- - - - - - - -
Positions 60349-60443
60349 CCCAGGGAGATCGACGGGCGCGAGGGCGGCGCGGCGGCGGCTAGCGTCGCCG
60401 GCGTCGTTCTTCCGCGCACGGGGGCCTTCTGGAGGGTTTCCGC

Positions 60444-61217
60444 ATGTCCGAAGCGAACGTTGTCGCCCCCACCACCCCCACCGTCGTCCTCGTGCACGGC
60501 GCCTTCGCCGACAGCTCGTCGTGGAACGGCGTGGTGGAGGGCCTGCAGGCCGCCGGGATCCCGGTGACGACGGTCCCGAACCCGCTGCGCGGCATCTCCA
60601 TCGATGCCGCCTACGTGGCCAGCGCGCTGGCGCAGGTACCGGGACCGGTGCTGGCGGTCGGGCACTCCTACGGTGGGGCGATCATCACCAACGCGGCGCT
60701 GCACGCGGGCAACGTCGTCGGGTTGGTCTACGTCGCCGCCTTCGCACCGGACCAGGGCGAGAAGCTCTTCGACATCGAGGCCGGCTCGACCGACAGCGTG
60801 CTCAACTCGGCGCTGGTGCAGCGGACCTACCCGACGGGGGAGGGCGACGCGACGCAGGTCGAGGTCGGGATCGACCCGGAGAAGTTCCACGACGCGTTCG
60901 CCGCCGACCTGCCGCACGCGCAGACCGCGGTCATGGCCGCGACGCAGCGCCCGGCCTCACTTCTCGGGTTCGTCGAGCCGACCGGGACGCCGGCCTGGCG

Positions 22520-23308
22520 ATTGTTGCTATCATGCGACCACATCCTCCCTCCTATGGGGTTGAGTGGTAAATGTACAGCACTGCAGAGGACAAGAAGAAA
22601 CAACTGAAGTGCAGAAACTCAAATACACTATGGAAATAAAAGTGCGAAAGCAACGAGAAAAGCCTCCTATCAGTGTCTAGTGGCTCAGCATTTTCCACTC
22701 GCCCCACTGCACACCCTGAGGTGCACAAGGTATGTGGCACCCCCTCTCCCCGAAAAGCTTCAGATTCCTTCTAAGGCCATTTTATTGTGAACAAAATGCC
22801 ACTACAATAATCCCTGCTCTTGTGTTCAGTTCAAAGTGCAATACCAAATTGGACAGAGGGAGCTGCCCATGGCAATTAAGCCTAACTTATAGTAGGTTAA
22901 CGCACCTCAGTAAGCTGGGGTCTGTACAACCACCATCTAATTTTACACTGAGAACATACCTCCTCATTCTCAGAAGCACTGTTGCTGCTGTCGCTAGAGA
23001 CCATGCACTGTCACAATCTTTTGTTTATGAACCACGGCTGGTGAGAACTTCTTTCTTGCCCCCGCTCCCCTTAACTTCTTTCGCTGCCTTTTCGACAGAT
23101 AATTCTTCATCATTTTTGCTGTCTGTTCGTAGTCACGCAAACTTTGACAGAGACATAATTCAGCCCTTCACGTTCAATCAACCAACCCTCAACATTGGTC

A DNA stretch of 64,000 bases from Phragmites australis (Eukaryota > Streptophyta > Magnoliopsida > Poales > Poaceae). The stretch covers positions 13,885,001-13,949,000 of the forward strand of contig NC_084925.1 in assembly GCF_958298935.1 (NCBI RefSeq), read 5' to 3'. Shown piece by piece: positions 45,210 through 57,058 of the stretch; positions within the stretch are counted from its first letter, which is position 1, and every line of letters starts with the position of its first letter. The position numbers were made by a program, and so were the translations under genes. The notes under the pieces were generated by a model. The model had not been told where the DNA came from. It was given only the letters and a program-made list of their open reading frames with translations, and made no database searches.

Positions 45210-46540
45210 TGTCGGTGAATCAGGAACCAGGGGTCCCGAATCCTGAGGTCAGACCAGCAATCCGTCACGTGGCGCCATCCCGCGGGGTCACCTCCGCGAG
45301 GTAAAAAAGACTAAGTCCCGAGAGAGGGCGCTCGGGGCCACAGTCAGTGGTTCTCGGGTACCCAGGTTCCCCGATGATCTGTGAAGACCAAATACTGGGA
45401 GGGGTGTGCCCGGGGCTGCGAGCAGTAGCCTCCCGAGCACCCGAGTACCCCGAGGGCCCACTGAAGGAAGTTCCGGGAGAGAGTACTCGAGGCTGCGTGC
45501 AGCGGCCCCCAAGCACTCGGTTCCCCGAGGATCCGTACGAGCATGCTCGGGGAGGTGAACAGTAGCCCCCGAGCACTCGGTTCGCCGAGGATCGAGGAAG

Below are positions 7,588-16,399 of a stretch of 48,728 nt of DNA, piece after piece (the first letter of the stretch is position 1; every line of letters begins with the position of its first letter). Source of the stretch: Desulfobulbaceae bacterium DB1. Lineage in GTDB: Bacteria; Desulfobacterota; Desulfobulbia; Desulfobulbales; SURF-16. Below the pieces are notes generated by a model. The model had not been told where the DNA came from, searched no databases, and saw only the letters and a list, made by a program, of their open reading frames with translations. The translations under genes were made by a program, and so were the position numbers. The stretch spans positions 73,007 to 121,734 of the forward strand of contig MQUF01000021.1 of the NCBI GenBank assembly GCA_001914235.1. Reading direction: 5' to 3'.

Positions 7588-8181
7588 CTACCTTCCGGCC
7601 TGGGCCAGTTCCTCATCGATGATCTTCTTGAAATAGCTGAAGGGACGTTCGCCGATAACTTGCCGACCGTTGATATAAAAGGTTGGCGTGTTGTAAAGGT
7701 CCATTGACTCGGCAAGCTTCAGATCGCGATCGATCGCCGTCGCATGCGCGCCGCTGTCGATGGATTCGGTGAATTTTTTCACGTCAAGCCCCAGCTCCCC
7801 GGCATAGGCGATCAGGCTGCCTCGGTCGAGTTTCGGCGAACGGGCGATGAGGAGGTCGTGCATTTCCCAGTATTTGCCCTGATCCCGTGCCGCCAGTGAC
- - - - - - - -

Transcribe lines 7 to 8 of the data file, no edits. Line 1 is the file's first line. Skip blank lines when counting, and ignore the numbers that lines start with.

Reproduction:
60601 TCGATGCCGCCTACGTGGCCAGCGCGCTGGCGCAGGTACCGGGACCGGTGCTGGCGGTCGGGCACTCCTACGGTGGGGCGATCATCACCAACGCGGCGCT
60701 GCACGCGGGCAACGTCGTCGGGTTGGTCTACGTCGCCGCCTTCGCACCGGACCAGGGCGAGAAGCTCTTCGACATCGAGGCCGGCTCGACCGACAGCGTG